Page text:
Just before you step into Holme Fen nature reserve, stop a moment and think of the journey you took to get here.
Whether by car, train, bike or on foot you probably passed a flat landscape of vast green or yellow fields. Divided by long straight hedges and intersected by roads, these fields are occasionally broken up by large modern farm buildings or the odd clump of trees.
Look at the aerial picture above. The size and monotony of these fields is overwhelming. The dark green areas of trees is Holme Fen.
On this trail we’ll be asking a number of questions. Why is this small pocket of damp, forest so different to the vast fields of arable land around it? What can this place tell us about our past and future? And how do our needs (and tastes) for different landscapes change over time?
Go through the wooden gate. Follow the path ahead with the train line on your left and silver birch forest on the right. Stop in the meadow just beyond the line of the forest where you can see drainage ditches (grown over with bulrushes and reeds) either side of you.
2 Open meadow at line of forest
Stop for a moment here and close your eyes.
The first sense you'll become aware of is sound. Particularly in summer, the hum of insects like crickets, dragonflies and bees is overwhelming.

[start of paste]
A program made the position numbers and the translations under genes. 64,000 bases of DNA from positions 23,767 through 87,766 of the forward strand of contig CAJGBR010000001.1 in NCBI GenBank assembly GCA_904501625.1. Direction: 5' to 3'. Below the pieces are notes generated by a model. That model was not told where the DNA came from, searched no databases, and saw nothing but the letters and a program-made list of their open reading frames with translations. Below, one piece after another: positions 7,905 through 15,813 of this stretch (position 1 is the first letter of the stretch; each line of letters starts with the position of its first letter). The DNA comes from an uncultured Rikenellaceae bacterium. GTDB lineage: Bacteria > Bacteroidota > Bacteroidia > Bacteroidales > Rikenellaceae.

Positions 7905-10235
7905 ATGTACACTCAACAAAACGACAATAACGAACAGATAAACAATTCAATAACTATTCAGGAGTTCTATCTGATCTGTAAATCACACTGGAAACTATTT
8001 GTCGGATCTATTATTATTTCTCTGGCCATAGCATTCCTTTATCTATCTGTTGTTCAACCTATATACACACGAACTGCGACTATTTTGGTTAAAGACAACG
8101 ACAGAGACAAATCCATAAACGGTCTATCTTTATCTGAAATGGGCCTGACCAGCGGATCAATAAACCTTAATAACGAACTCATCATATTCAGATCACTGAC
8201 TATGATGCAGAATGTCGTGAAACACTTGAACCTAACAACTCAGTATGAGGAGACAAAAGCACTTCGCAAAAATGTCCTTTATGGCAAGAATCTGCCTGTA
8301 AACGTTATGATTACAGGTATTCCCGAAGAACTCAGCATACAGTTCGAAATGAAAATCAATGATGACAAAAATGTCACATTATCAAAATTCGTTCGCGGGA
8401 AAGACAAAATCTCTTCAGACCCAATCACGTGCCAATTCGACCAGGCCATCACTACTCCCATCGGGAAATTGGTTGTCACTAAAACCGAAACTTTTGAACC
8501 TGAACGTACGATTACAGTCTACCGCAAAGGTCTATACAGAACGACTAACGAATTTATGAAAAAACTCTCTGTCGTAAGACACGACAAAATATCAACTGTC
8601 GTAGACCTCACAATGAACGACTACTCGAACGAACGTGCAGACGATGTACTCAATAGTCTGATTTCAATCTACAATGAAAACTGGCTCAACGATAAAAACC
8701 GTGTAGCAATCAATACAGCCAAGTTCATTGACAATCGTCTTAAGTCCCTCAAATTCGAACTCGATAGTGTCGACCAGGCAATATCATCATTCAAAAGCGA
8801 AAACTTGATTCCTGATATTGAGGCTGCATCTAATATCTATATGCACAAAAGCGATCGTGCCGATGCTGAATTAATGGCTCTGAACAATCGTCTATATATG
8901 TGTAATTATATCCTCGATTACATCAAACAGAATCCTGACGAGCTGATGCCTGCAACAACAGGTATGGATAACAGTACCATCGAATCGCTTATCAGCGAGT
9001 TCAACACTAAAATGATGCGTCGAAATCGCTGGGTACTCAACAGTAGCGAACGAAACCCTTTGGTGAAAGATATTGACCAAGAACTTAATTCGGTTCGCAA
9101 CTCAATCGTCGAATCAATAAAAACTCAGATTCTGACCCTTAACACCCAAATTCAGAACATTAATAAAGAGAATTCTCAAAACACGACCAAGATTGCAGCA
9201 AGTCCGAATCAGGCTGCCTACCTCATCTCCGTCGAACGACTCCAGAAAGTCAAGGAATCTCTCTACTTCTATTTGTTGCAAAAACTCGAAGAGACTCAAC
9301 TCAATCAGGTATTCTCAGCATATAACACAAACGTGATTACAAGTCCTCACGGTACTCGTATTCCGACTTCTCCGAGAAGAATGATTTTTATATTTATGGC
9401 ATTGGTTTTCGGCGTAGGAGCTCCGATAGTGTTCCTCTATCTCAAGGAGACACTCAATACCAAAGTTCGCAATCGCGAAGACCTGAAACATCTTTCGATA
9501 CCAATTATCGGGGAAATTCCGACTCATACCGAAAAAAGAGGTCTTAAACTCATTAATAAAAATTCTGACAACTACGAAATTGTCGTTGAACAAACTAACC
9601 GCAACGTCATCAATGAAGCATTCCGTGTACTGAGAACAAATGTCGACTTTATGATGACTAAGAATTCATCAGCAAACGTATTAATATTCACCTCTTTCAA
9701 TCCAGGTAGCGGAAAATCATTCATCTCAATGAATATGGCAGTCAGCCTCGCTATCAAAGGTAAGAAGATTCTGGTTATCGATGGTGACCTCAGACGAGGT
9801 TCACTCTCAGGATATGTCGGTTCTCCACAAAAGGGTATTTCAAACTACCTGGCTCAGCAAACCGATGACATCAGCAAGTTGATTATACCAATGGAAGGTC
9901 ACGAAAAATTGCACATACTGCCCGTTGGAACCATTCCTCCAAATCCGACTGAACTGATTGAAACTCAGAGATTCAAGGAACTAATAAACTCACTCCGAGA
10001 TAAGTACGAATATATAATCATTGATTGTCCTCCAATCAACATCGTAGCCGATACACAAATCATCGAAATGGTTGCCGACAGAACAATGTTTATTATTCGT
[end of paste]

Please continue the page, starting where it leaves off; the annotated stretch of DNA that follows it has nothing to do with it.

Listen out too for the calls of different birds in the woodlands and the meadow.
Now open your eyes and see if you can spot the long, straight ditches either side of you grown in with reeds, bulrushes and other water loving plants. They are literally buzzing with life. You might be lucky enough to see otters swimming in the dykes, or deer and foxes stopping to drink from them.
To your right the lush forest is the largest silver birch woodland in lowland Britain. This landscape feels luxuriant, brimming with life and colour. It’s been described as like a sponge. You can sense the dampness in the ground and in the air.
It's a very different experience from the arid monoculture of wheat and barley fields that make up much of inland East Anglia.
But East Anglia wasn’t always like this. The Fens of eastern England were once huge, stretching from Cambridge into North Yorkshire. This was a wild place, a vast floodplain of swamps, reed beds, slow meandering rivers and damp forests.
Myths arose that the local Fenmen had webbed feet – in reality they used stilts, punts and ice skates to make their way across the watery Fens!
Go straight ahead and stop when you reach a wooden bridge over a waterway.
3 Bridge over Caldecote Dyke
Stop here on the bridge and look down. Notice that the waterway you are crossing over is long and straight, completely unlike the rivers and streams that meander across the landscape naturally. This is one of many ditches dug across the Fens to transport water off the land.
Between 1750 and 1850 a population explosion almost tripled the number of people in Britain. Food was scarce, many faced starvation. To answer the problem, the Fens were systematically drained and this natural wilderness transformed into miles of intensive farmland. Hundreds of miles of regimentally straight drainage ditches like these were dug to drain the soil for growing crops and grazing sheep.
Draining the land